Remembering Uncle Augie While Living on The Farm - 1954-1971
After moving out of the city to a rented farm in March 1954, we were too busy to visit Uncle Augie on Saturday evenings. Instead, Augie and Georgeanna started to see us on the farm often, especially during the summer. We had a big garden where we grew sweet corn, pickles, peppers, beans, and other vegetables. Dad and mom would give Augie a lot of vegetables and sometimes his sweet corn was put into a gunny sack.
I can only recall Uncle Augie helping dad once on the farm. It was during the summer of 1954 or 1955 when dad was cutting and shocking oats to be later threshed. Since I was too young to ride and operate a machine pulled by a tractor for cutting and binding oats, Augie came out and did it one weekend.
On a few occasions, my cousins Gail and Allen would come along with Augie and Georgeanna. Allen liked to jump around on the hay in the haymow. He used to always ask mom for a tall cool glass of milk. Allen also persuaded me to help him break into a one-room schoolhouse in the neighborhood.
Augie and I started talking baseball and the subject of our discussion was always our hometown Milwaukee Braves. Dad didn't have time to take me into Milwaukee and go to games because he was farming and working in West Allis at the same time. Augie, however, offered to pick me up at grandpa's house in West Allis and take me to a few night games while dad was working.
In 1957, we moved to a newly purchased farm not far from the rented one. Uncle Augie continued to come out and see us very much during the summer. In addition to talking about the Braves, Augie always had his golf clubs along. Once he took me to a driving range near our farm and showed me how to hit a golf ball.
As I got older and went away to college and into the Navy, Uncle Augie would still regularly come out to visit mom and dad. He always had a camera along and took many pictures of our family. It also seemed that he was always driving a new car which he beeped two times while pulling out of our driveway.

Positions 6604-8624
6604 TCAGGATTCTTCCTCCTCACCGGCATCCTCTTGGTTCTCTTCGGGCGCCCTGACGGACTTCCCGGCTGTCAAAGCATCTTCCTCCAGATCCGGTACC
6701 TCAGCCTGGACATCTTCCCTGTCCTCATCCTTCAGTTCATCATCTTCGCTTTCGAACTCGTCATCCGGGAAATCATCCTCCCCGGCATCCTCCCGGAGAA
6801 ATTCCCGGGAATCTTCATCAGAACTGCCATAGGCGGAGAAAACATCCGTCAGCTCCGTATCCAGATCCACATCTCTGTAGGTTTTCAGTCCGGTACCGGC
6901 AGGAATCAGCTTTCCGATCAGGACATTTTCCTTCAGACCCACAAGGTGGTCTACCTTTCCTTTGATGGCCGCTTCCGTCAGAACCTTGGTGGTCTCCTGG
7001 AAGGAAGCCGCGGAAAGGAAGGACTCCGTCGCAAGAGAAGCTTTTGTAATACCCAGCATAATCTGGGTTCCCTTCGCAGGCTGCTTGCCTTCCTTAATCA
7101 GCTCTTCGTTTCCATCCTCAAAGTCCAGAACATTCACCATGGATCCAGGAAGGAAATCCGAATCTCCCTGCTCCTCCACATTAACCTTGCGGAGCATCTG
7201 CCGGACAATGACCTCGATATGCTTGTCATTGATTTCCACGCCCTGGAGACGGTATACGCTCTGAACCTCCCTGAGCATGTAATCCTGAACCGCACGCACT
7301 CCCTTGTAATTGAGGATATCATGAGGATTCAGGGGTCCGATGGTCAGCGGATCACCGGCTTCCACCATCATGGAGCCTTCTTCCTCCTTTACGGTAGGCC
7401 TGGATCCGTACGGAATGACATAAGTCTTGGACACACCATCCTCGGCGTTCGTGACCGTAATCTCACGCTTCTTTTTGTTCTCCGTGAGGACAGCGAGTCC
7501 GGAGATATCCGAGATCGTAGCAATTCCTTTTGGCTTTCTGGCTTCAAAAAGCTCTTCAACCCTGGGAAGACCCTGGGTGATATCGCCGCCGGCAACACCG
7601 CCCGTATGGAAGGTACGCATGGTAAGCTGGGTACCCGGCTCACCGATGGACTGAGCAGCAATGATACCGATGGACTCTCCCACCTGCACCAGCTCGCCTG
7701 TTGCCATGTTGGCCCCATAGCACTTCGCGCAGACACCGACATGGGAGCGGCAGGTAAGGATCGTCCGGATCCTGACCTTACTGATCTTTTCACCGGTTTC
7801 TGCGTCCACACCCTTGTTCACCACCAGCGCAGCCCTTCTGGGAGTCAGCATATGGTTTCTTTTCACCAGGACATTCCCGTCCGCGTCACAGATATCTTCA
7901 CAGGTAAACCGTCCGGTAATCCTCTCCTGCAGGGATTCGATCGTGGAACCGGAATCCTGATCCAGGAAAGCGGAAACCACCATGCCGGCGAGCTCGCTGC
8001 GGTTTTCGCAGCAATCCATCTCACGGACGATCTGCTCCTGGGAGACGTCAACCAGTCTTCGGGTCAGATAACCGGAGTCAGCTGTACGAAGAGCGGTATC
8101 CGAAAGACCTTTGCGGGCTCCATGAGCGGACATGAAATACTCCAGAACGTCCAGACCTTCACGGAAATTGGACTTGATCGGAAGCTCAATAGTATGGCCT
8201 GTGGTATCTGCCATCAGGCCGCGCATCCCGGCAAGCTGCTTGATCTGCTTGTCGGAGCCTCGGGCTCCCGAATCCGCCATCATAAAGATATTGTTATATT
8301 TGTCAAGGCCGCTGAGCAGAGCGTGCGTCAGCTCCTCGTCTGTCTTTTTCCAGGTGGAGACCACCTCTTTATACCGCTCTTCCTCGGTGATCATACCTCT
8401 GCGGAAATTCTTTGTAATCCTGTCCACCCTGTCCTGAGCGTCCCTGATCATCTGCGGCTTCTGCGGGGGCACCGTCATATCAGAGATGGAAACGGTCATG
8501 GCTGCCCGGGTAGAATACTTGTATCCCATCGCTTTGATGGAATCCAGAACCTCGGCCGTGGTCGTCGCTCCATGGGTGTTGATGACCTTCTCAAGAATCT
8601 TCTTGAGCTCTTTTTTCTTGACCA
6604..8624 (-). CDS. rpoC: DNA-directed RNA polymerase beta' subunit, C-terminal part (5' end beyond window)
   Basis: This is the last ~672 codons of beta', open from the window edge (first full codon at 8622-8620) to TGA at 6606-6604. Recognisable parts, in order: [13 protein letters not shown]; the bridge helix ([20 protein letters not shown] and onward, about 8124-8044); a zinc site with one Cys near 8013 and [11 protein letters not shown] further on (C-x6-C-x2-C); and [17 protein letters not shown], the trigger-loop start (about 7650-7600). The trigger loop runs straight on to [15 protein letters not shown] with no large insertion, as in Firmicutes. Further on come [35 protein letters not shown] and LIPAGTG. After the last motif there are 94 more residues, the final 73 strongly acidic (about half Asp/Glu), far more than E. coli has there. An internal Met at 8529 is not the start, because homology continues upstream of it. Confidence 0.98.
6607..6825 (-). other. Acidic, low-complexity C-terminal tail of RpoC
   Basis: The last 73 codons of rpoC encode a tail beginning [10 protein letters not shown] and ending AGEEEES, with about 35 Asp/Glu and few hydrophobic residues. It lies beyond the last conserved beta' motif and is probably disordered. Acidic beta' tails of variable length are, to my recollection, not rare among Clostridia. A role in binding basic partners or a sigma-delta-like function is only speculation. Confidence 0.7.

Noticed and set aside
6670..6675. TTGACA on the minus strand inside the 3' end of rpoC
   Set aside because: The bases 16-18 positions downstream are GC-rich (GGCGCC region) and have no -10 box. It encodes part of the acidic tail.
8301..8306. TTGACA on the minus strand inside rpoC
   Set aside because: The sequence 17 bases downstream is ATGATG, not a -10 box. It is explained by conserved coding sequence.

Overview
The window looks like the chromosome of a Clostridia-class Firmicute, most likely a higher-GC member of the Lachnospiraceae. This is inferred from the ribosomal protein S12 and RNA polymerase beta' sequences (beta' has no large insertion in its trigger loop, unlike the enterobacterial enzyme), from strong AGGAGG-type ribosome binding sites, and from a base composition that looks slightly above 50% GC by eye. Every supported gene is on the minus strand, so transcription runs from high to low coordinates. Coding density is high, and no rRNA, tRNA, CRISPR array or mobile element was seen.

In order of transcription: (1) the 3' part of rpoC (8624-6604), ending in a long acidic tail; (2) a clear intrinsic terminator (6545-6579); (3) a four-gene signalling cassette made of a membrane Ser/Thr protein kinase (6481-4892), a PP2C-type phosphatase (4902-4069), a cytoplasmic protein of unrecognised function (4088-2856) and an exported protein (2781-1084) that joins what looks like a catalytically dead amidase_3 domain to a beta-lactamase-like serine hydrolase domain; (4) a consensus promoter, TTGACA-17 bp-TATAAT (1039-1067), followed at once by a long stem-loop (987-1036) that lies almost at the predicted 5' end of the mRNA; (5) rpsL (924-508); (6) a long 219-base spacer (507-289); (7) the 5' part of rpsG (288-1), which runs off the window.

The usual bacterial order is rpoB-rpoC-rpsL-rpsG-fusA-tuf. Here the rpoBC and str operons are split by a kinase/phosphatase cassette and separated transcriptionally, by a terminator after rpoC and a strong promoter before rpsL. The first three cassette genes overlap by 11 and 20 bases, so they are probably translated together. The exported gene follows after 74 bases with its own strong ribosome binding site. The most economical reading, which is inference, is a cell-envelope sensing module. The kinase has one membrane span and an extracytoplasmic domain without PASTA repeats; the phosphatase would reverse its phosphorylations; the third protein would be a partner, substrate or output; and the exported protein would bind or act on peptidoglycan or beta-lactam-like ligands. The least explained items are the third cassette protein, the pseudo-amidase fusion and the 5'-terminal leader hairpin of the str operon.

In January of 1971, dad took me into Milwaukee to visit Augie on the day that I left for Taiwan. I remember my uncle driving me to the airport so that I could catch an evening flight to Los Angeles.
Memories of Uncle Augie During His Last Years - 1977-1987
While I was living in Taiwan during the period 1973-1979, I lost almost all contact with Uncle Augie. My mother, however, passed on the news about Augie in her letters.
In 1977, I was very surprised to learn that Augie and Georgeanna had been in an auto accident. Although Augie escaped unhurt, Georgeanna came out of it with a broken hip. Moreover, while in the hospital, the doctors found out she had terminal cancer. Around the end of the year, Georgeanna passed away at only the age of 70.
Uncle Augie took his wife's death very hard. Mom told me in her letters that uncle cried every time he visited and felt that he was responsible for Georgeanna's death.
During two weeks in July 1978, I was on vacation in Wisconsin from Taiwan visiting mom and dad. After reconnecting with my uncle, Augie offered to take my ex-wife and me to a Brewers game in Milwaukee. Before seeing the game, we went to his small house in the suburbs. Alize was still living with him. I saw her and also my cousin Gail whom I hadn't seen in 23 years.